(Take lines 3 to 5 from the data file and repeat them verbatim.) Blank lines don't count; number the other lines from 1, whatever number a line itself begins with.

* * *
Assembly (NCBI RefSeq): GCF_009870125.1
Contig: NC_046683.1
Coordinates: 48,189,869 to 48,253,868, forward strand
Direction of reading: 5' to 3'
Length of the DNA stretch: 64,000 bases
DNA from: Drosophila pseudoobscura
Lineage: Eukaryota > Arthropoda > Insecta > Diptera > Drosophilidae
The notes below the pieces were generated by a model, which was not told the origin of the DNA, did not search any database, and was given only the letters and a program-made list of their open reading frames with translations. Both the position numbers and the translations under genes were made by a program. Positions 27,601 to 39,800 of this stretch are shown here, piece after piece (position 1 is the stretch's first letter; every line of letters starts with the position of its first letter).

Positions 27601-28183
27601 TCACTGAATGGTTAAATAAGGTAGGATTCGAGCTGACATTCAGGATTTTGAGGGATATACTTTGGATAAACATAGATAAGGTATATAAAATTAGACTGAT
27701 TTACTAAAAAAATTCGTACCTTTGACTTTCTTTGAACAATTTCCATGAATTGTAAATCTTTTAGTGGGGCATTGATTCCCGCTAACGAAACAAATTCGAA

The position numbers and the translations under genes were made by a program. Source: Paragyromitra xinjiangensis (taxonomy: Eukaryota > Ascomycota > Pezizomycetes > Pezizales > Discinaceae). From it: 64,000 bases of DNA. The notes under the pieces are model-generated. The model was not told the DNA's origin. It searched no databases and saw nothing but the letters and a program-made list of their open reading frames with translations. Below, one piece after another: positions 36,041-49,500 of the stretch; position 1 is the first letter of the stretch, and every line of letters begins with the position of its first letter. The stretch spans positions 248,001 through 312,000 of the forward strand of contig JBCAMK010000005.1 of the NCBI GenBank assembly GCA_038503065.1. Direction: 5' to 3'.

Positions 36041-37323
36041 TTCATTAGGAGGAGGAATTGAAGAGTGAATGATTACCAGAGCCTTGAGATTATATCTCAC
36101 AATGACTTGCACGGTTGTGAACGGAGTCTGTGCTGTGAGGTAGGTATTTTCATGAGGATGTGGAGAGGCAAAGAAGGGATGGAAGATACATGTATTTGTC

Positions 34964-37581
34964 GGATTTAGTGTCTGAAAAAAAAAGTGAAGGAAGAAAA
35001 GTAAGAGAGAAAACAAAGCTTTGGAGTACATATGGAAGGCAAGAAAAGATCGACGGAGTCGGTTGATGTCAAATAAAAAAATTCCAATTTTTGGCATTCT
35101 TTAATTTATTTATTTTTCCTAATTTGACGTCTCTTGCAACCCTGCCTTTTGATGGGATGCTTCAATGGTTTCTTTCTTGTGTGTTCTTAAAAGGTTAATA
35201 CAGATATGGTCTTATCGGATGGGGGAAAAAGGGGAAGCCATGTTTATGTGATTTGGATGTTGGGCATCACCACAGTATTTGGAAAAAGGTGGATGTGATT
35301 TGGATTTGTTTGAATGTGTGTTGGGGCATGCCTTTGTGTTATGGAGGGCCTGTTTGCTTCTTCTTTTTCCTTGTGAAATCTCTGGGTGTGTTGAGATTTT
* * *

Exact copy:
Coordinates: 48,189,869 to 48,253,868, forward strand
Direction of reading: 5' to 3'
Length of the DNA stretch: 64,000 bases